HB2's education impact: Life more complicated for students in transition
Posted March 29
Updated March 30
At the heart of the HB2 court case is the question of which bathroom and locker room transgender students are allowed to use in public schools. For one of the plaintiffs in the case, HB2 has made life much more complicated.
Hunter Schafer, 18, is a high school senior at the UNC School of the Arts in Winston Salem. She was born a boy. But in her early teen years, she transitioned to become a girl with the help of hormone therapy.
For the last year, Schafer’s environment at UNC School of the Arts has held an extra challenge for her. Schafer uses the women’s restroom at school. But since the passage of HB2, that means she breaks the law each time she goes into the bathroom. HB2 allows Schafer to use a gender-neutral restroom. But she says there aren’t enough of them.
"I’ve considered starting to use the men’s restroom but I don’t know how comfortable I am...looking and feeling the way I do, like that’s not where I belong," Schafer said.
I've considered starting to use the men's restroom but I don't know how comfortable I am ... looking and feeling the way I do.
Under HB2, public school students in North Carolina must use the bathroom that matches the gender on their birth certificate. This presents a problem for transgender students who believe they should use restrooms that match their gender identity.
State legislators passed HB2 just as some school districts were starting to pay attention to the needs of transgender students.
Catherine Archibald, a law professor at the University of Detroit, said in the past few years, school administrators across the country have stepped up accommodations for trans students.
“Schools are now thinking ‘what is our policy’?” said Archibald, an expert on the litigation surrounding transgender bathroom access. “Most of them didn’t have a policy in the past.”
More and more trans students are coming forward as their issues and identities gain more acceptance and awareness and as trans students have begun winning cases in the courts, Archibald said.
So the struggle certainly isn’t a new one, it’s just one that’s entered the mainstream consciousness in recent years,” she said.
In North Carolina, many schools had given transgender students access to single-stall, gender neutral restrooms -- a move that’s still legal under HB2. Schafer’s case is fairly typical.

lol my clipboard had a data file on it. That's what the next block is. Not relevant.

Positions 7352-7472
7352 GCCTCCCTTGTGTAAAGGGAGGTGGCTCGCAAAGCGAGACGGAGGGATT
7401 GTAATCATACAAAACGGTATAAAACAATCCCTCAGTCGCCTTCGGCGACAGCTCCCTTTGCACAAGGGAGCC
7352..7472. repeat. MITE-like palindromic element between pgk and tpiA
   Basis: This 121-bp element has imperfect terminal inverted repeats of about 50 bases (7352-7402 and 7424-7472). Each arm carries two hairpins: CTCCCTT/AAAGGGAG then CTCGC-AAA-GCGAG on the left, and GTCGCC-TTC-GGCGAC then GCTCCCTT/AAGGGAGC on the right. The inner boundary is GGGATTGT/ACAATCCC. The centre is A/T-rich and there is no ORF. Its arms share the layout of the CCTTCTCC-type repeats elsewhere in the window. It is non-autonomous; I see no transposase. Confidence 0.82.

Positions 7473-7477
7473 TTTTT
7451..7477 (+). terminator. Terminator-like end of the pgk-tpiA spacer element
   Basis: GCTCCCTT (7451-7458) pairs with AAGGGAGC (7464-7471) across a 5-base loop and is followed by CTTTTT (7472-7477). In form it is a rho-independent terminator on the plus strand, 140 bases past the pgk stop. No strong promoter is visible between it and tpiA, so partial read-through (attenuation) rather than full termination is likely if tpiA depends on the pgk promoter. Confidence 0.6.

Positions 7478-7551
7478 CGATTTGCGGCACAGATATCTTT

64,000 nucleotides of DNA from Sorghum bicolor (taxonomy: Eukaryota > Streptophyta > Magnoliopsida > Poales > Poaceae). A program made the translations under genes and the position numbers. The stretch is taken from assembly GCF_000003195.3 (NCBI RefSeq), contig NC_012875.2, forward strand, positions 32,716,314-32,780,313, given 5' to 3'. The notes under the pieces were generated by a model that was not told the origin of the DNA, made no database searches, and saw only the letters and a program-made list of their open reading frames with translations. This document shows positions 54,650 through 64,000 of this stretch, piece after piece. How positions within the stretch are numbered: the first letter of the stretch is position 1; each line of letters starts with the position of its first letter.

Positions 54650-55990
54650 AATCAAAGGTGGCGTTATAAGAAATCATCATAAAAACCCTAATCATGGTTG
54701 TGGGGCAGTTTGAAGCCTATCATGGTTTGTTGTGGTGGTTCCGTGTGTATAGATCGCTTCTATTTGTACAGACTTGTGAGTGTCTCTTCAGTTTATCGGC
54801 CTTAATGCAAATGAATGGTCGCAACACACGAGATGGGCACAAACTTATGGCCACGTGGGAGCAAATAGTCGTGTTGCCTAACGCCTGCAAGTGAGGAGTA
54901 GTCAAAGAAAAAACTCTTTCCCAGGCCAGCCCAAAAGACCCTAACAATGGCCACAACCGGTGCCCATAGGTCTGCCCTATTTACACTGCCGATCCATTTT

Before she transferred to the School of the Arts, Schafer completed her freshman year at Broughton High School in Raleigh. There, she told school administrators she wouldn’t feel comfortable using the boys’ locker room when she changed for gym.
“And they wouldn’t let me use the women’s [bathroom] so they gave me this staff bathroom to change in,” she said.
Schafer used the staff bathroom to use the restroom, too. But eventually, she started using the girls’ restroom, even though faculty had told her she wasn’t supposed to.
“I kind of just disregarded that and used the bathroom I was comfortable with and no one ever really stopped me,” she said.
Chapel Hill-Carrboro City Schools went a step further, and allowed transgender students access to whichever bathroom matched their identity—meaning a trans girl could use the girls’ restroom. But that practice became illegal when the state passed HB2.
Despite growing public support around transgender issues, there are students who are not comfortable sharing facilities with their transgender peers.
Chloe Jefferson, a student at Greenville Christian Academy, expressed those concerns during the special session state lawmakers held last year to pass HB2. She spoke out against a Charlotte ordinance that would have allowed transgender people to use restrooms corresponding with their gender identity.
“Changing in front of my girl peers is already intimidating enough,” Jefferson said. “Now we add the possibility of males changing and showering alongside me. This is something that makes me, and I’m sure other girls, even more self-conscious. Girls like me should never be forced to undress of shower in the presence of boys.”
This tension is hardly unique to North Carolina. Transgender students across the country are caught in the midst of a national culture war on gender, identity and religion. And many will be watching how the case against HB2 plays out in court later this spring.
This report first appeared on WUNC/North Carolina Public Radio as part of its education coverage. Jess Clark is the Fletcher Fellow focused on education policy reporting. The Fletcher Fellowship is a partnership between WUNC and UNC’s School of Media and Journalism funded in part by the Fletcher Foundation. Articles produced by the Fletcher Fellow are considered to be "open content” that others can republish with permission.